All of these types of ownership have their own pros and cons, and the above is just general information—it should not be interpreted as legal advice or the entirety of the laws governing co-ownership in Texas.

Buying a home is a legal and financial agreement that can affect your for the rest of your life. Choose your co-owner and legal counsel wisely!

5. Create a Cohabitation Property Agreement

This last step could save you many legal headaches down the road. While you might be fully confident in your choice of co-owner at the moment, life has a way of complicating situations.

For instance:

  • What will you do if one of you wants to move out after a few years?
  • How will you divvy up expenses should one of you suffer a job loss or a serious long-term illness?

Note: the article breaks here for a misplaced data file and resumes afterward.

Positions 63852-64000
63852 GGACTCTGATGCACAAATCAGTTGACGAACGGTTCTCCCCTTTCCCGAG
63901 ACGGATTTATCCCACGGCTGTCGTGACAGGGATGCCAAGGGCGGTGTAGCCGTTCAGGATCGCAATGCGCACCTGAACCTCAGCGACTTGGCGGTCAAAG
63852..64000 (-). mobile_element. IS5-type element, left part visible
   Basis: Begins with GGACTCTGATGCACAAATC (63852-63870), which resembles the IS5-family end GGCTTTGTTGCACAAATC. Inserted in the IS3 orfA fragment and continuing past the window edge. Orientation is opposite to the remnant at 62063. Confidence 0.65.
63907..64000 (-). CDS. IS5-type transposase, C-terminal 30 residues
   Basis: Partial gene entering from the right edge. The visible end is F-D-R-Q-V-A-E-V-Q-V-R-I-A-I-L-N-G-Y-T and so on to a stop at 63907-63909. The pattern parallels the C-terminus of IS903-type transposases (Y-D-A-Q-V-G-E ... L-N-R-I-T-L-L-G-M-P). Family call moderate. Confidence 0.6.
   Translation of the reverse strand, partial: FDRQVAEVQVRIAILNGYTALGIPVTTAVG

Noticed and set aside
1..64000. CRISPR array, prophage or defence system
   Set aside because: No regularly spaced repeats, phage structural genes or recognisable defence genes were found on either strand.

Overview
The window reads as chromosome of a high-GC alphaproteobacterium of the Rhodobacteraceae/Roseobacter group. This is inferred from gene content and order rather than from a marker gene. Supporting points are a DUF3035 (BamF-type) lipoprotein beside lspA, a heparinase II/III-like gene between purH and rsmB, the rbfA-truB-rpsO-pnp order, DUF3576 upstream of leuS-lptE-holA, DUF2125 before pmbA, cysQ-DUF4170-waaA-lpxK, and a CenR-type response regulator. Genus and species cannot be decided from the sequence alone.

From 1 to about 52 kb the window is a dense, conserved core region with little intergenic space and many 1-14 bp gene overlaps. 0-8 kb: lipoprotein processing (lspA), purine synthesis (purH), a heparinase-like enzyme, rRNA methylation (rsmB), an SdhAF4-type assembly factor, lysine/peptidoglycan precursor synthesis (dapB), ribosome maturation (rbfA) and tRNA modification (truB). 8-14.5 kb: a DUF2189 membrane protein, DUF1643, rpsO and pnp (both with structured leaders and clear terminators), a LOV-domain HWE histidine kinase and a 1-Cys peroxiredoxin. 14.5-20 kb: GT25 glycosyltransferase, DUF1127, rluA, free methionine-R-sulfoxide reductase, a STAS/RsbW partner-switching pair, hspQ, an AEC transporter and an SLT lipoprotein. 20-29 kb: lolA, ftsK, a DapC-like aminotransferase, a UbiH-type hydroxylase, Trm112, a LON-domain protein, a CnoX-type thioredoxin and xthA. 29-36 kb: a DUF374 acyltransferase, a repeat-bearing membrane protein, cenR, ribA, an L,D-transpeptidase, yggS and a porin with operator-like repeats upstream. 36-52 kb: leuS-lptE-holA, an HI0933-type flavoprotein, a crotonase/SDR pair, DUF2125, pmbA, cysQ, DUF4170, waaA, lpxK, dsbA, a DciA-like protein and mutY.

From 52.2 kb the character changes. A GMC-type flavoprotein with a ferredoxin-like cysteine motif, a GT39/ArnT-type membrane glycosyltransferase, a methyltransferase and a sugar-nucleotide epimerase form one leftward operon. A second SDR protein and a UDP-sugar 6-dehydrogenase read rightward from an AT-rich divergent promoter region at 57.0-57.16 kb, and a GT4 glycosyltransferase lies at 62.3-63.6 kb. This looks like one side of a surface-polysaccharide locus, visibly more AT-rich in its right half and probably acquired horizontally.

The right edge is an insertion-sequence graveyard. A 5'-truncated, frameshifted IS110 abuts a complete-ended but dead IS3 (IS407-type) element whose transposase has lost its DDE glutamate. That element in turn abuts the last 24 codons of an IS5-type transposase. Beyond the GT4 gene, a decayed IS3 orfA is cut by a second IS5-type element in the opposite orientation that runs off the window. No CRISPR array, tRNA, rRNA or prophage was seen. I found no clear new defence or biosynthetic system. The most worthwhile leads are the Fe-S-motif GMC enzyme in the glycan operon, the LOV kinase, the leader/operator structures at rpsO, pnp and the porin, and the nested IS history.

• Who gets your “share” of the property if you die or are otherwise unable to fulfill your financial obligations?
  • How are the profits going to be split if you sell the house?
  • What happens if one co-owner sells their share?
  • How is maintenance paid for?
  • How are major renovations going to be paid for?

These are circumstances that need to discussed, with agreements put into a legal document. A legally binding cohabitation agreement can go a long way toward preventing future issues and disagreements.

Make an Informed Decision

As with any major purchase, it’s important to fully understand how it will impact your finances. Buying a home with a friend is no different. If anything, this is a decision you should put extra thought into, as it can have a lasting impact on your financial stability—not to mention the state of your friendship—for many years to come.

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Erin Osterhaus

Erin is a personal finance writer based in Austin, Texas. Her work has been featured on TechRepublic, Yahoo Small Business, and Entrepreneur.com. She’s been passionate about helping others manage their money since she successfully paid off $60,000 in student loans in four years. When she’s not writing, Erin loves reading, studying languages, and spending time with her family.